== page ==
Myth 1: Vaping is a safe alternative to cigarettes. – This is one of the most widely spread myths about vaping, and it’s not pregnancy exclusive. Earlier this month, the U.S. Food and Drug Administration (FDA) sent a warning letter to a prominent vaping products company, saying it had violated federal regulations because it did not receive agency approval to as a healthier alternative to cigarettes.

    In the, the FDA stated the company made unsubstantiated claims, including that its products are “99% safer” than cigarettes or “a safer alternative than smoking cigarettes.” What’s more, the FDA alleges these comments were made in a presentation to students, furthering the notion that ENDS companies are providing misinformation to younger consumers.

    Vaping during pregnancy has deeper implications. In utero exposure to nicotine, which is found in, is known to by causing abnormal lung, heart, brain, and immune system development, which carries lifelong consequences. A in Obstetrical & Gynecological Survey showed that nicotine consumption among ENDS users is similar to that of smokers.

    Lead and other heavy metalsBenzene, which is found in car exhaustDiacetyl, which is linked to lung disease

    The packaging and flavors of vaping products make them seem innocuous, but they are not. ENDS products lack the large Surgeon General’s warnings present on cigarette packs. Some bear small labels that indicate the product contains nicotine, but they don’t have the government warnings required on cigarettes.

    Is there 3rd hand smoke from vaping?

    After the air clears from smoking or vaping, the toxic chemicals that settle on surfaces become a residue called third-hand smoke or third-hand aerosol. Nicotine and other toxic chemicals have been found on surfaces like windows, walls, and floors in homes where people have either smoked or vaped.

    How long does vape smoke stay in the air?

    Conclusions – Our results suggest that particles exhaled following use of the e-cigarette devices tested are actually liquid droplets constituted of volatile compounds from the e-liquid. These particles evaporate very fast and disappear 10–15 seconds after the puff, transferring to vapor volatile organic compounds.

    • By contrast, particles from conventional cigarettes are mainly non- or semi-volatile particles that are much more stable than those from e-cigarettes.
    • The removal of these particles is much longer (minutes) and is dependent on the ventilation rate in the room.
    • The data presented here highlight several factors influencing particle dynamics following exhalation of e-cigarette aerosol and show the clear and substantial differences between e-cigarettes and conventional cigarettes.

    This study was conducted in a controlled environment with constant environmental conditions (temperature and relative humidity) and should be validated in real-world environments of changing environmental parameters to better understand the phenomenon of particle dynamics.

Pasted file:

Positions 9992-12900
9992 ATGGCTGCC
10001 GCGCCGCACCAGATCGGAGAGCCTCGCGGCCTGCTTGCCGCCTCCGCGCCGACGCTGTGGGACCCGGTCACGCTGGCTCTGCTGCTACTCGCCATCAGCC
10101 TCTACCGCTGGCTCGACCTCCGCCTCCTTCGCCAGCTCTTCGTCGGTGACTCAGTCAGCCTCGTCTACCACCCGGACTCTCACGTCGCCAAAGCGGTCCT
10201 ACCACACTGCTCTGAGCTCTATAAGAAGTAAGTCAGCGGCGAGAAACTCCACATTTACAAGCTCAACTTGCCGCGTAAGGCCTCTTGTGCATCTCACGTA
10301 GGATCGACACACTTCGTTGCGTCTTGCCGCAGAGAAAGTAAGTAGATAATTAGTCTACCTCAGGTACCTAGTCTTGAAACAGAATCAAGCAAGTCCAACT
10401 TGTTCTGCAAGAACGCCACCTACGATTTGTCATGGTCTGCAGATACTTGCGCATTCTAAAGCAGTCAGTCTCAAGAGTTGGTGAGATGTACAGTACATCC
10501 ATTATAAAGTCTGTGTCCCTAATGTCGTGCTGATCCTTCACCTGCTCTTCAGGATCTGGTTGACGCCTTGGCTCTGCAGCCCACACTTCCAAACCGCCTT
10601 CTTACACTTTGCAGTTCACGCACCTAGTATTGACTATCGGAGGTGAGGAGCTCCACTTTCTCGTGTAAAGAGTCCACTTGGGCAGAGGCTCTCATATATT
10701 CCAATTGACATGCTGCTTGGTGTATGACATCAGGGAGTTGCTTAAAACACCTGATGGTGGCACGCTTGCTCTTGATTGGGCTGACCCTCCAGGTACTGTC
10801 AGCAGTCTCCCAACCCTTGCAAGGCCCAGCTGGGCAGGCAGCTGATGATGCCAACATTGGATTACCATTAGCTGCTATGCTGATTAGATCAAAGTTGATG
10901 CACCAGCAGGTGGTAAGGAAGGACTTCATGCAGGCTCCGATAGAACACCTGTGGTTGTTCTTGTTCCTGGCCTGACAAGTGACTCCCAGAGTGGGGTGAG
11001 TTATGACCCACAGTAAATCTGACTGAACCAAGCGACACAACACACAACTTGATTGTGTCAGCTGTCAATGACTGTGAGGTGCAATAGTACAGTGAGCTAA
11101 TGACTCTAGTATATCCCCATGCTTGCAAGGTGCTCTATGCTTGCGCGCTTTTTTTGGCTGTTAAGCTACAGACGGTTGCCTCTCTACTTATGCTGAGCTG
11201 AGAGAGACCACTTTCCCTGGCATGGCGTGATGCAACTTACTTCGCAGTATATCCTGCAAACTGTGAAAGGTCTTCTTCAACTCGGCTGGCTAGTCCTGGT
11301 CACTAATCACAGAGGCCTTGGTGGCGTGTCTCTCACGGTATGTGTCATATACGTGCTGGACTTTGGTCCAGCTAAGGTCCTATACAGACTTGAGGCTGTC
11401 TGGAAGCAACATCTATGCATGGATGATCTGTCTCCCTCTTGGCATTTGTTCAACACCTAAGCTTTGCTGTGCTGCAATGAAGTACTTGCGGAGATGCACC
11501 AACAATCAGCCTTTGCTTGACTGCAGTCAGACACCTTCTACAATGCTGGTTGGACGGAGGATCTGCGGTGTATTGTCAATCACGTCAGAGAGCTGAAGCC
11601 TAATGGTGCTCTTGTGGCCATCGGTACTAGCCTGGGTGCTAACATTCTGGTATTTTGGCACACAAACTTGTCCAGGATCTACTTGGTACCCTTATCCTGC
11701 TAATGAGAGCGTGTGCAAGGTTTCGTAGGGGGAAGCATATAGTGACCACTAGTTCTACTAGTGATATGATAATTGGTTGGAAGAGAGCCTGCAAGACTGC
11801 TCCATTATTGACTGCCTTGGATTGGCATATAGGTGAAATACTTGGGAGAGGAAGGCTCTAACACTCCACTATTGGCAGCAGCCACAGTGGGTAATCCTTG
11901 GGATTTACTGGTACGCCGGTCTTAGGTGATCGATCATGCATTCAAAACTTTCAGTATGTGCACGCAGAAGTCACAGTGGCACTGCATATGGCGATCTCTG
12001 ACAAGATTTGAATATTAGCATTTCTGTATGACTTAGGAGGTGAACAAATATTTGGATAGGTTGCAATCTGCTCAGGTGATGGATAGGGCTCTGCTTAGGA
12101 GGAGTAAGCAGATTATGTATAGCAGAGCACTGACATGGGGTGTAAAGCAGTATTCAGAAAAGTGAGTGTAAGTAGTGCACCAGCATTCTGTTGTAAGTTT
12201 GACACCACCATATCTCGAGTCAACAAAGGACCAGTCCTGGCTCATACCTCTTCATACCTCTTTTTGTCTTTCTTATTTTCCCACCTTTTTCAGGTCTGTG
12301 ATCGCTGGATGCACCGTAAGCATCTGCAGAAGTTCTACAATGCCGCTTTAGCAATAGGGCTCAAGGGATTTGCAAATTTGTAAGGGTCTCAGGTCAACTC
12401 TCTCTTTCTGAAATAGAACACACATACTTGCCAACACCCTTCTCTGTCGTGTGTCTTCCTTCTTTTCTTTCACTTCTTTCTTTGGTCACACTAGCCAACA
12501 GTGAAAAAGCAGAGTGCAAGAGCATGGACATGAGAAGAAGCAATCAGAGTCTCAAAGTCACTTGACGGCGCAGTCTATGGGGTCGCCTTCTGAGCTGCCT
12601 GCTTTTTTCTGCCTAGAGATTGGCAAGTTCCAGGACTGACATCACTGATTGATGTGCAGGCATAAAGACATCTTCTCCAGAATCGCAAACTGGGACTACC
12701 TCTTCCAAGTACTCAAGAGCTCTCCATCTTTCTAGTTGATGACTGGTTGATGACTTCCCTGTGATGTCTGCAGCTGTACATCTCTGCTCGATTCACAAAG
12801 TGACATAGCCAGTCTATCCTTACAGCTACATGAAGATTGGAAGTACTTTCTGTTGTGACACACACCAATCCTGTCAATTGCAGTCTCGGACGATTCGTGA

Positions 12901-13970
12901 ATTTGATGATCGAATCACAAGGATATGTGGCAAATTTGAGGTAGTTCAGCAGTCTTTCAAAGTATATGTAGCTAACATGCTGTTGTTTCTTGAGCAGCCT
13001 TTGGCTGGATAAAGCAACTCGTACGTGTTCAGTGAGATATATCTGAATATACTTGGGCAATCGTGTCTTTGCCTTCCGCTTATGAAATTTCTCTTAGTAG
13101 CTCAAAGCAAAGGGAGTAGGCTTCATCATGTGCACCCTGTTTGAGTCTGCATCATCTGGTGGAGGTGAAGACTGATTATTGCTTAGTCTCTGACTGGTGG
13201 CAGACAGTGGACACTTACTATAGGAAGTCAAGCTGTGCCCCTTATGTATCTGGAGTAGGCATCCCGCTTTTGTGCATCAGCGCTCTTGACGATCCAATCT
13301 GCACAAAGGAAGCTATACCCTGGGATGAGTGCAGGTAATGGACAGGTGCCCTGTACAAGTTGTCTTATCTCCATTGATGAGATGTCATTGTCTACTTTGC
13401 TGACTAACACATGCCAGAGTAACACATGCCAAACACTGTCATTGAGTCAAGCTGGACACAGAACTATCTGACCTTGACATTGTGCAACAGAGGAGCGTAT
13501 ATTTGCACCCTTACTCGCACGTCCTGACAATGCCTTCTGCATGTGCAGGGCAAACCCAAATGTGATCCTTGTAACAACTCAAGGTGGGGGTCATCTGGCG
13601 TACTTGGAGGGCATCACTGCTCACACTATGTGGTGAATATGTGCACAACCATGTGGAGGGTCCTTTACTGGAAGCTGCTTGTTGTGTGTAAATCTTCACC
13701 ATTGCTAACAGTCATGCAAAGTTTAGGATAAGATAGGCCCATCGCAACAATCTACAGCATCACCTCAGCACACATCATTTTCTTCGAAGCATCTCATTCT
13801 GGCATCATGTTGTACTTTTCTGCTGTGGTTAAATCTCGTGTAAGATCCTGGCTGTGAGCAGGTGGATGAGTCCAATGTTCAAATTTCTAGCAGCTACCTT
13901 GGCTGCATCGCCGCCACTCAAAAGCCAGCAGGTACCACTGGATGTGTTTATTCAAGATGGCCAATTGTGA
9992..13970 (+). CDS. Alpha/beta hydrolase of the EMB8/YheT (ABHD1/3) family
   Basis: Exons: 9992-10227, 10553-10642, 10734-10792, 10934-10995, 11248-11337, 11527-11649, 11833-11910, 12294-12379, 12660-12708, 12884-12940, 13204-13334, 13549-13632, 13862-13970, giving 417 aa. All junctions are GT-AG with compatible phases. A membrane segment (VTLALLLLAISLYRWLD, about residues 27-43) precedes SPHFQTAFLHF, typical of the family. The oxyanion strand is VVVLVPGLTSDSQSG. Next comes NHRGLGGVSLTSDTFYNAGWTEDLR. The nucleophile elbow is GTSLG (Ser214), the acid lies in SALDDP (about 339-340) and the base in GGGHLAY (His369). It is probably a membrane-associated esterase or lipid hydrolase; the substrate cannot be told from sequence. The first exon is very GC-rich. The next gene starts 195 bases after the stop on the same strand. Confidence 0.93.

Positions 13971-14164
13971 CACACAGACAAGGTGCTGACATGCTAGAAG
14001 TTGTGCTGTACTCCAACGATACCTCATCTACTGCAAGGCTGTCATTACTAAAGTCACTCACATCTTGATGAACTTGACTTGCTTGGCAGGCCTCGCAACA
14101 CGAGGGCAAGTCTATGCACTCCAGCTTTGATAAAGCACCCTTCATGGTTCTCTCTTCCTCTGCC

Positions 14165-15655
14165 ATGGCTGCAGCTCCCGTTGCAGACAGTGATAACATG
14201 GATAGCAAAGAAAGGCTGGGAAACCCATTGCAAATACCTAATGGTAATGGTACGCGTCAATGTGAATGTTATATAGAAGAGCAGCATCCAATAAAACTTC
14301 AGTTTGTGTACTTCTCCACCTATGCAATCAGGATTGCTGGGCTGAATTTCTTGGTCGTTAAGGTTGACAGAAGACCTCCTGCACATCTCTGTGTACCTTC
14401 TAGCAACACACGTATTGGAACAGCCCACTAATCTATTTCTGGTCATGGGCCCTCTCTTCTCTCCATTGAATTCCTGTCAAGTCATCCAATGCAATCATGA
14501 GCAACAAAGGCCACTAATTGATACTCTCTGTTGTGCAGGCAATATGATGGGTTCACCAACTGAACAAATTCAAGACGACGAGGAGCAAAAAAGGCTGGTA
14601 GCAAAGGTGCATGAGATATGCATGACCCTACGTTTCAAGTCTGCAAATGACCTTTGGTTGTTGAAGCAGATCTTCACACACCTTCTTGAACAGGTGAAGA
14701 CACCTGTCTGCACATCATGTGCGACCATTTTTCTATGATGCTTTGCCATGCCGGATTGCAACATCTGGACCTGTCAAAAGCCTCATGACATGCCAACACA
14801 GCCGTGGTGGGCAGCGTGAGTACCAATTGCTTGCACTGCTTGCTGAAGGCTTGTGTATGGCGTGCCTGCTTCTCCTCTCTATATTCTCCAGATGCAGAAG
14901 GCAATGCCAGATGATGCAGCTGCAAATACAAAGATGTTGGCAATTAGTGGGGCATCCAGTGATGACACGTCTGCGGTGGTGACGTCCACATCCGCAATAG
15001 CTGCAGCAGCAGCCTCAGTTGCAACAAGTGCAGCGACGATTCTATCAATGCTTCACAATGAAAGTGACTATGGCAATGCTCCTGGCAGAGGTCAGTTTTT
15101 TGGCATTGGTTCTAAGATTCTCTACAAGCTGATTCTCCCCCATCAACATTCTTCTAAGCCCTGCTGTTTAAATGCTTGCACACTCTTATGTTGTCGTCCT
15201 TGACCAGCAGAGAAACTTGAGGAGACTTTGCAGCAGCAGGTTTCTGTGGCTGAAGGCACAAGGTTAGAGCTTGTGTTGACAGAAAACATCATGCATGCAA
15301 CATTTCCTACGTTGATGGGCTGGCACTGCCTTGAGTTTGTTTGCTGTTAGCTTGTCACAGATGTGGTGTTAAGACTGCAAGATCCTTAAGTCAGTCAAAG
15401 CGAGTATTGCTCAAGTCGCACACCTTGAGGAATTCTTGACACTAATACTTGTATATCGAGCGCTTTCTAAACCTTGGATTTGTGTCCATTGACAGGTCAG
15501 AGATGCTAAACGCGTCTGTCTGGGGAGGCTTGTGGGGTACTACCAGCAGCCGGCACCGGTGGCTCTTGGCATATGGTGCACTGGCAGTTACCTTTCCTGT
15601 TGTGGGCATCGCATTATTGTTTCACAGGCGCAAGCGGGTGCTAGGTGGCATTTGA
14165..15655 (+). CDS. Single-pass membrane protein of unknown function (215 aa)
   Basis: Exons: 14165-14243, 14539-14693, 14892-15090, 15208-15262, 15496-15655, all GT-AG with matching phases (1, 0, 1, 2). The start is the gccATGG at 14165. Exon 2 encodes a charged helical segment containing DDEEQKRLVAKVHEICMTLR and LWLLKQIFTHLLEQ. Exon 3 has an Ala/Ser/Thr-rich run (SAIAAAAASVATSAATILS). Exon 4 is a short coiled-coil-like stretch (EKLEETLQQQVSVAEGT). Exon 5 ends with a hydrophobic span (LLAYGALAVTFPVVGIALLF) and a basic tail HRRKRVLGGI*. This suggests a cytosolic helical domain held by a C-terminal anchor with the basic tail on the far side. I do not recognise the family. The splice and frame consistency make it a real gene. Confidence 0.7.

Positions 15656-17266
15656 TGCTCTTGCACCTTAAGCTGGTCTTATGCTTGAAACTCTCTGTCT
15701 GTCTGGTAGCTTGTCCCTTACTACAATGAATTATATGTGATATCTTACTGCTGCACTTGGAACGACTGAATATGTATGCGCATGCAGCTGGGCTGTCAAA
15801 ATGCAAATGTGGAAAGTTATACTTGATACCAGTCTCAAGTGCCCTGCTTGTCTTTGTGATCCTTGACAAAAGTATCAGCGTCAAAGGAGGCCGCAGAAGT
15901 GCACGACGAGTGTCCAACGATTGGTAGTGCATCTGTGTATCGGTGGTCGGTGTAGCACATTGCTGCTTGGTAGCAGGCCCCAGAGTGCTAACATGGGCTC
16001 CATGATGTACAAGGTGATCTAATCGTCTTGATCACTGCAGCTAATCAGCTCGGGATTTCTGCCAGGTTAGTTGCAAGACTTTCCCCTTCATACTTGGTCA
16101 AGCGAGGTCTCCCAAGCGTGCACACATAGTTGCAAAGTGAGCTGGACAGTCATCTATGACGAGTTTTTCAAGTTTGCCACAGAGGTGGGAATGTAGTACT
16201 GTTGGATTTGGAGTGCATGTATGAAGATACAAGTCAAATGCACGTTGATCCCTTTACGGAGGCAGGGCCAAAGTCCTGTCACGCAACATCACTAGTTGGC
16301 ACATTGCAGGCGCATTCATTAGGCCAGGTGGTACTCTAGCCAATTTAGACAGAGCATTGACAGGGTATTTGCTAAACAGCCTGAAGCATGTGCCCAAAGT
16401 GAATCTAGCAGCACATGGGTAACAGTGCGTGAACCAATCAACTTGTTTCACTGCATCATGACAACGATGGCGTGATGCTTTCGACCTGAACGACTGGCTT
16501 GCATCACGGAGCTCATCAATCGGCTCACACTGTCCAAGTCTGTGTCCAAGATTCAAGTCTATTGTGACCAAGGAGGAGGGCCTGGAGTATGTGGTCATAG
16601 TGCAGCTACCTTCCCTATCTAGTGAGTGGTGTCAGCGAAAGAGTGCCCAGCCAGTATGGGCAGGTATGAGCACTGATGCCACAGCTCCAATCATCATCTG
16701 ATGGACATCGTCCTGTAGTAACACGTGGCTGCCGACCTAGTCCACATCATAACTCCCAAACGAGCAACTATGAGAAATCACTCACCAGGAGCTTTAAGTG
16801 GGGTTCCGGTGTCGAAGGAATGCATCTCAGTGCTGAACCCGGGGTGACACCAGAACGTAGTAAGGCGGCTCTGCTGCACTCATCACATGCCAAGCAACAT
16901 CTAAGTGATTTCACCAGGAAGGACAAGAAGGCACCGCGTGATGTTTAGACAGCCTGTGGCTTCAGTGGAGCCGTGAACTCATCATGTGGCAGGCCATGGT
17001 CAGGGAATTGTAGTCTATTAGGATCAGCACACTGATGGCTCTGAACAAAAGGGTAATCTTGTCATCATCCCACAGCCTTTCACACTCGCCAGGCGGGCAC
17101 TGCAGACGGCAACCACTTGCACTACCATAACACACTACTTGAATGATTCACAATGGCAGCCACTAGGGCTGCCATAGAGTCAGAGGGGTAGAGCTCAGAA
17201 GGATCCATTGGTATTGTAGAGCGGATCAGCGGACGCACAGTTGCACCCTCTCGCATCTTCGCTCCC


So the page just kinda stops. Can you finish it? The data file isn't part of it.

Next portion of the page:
Do they test for nicotine when baby is born?

    Introduction – Tobacco use is a significant health concern in the United States. According to the 2004 Surgeon General Report, smoking-attributable health care costs exceed $150 billion annually, including nearly $500 million on neonatal care ( U.S. Department of Health and Human Services, 2004b ).

    Despite long-established health consequences and federally mandated warnings, 16.4% of American women continue to smoke while pregnant ( Substance Abuse and Mental Health Services Administration, 2009 ). Identifying affected infants is critical to establishing social, behavioral, and educational interventions.

    Biological monitoring of maternal and/or neonatal specimens can identify affected children and offers a more objective measurement than maternal self-report ( Boyd, Windsor, Perkins, & Lowe, 1998 ; Britton, Brinthaupt, Stehle, & James, 2004 ; Markovic et al., 2000 ; Owen & McNeill, 2001 ; Webb, Boyd, Messina, & Windsor, 2003 ).

    1. Multiple matrices are available for testing, with maternal urine, oral fluid, and hair and neonatal urine, hair, and meconium among the most popular ( Florescu et al., 2009 ).
    2. Meconium, the first neonatal feces, is an important matrix offering several advantages over other neonatal matrices, including a longer window of drug detection, easy collection, and larger specimen volume ( Gray & Huestis, 2007 ).

    While meconium analysis is well established for other drugs of abuse, including opiates and cocaine, testing for nicotine and metabolites is less prevalent, and many questions remain regarding the disposition of tobacco biomarkers in meconium and the utility of quantitative concentration data.

    It is not yet clear if meconium biomarker presence or a specific concentration can unequivocally differentiate active exposure (through smoking), passive exposure (through secondhand smoke), or nonexposure. Our previous research proposed a 10 ng/g nicotine, cotinine, or trans -3′-hydroxycotinine (OHCOT) concentration cutoff ( Gray, Magri, Shakleya, & Huestis, 2008 ), but this has not yet been validated in a second independent cohort.

    In addition to identifying exposed children, quantitative biomarker determinations may directly reflect the magnitude of maternal cigarette consumption or, more importantly, predict neonatal outcomes, such as weight, height, head circumference, or developmental deficits later in childhood.

    1. The existing literature correlating tobacco biomarkers in meconium, particularly with nicotine and OHCOT, and neonatal parameters is limited.
    2. Meconium is currently thought to reflect maternal substance use during the second and third trimester; however, prospective clinical data monitoring maternal opioid and cocaine use by thrice weekly urine specimens suggest that the detection window is shorter, predominantly the last 3 months of pregnancy ( Kacinko, Jones, Johnson, Choo, & Huestis, 2008 ).

    Few data are available to define the window of tobacco detection in meconium and whether it is similar to detection windows of other drugs. Since individual tobacco use patterns tend to be relatively stable, chronic daily exposure may extend tobacco’s detection in meconium as compared with a more varied pattern of illicit drug use.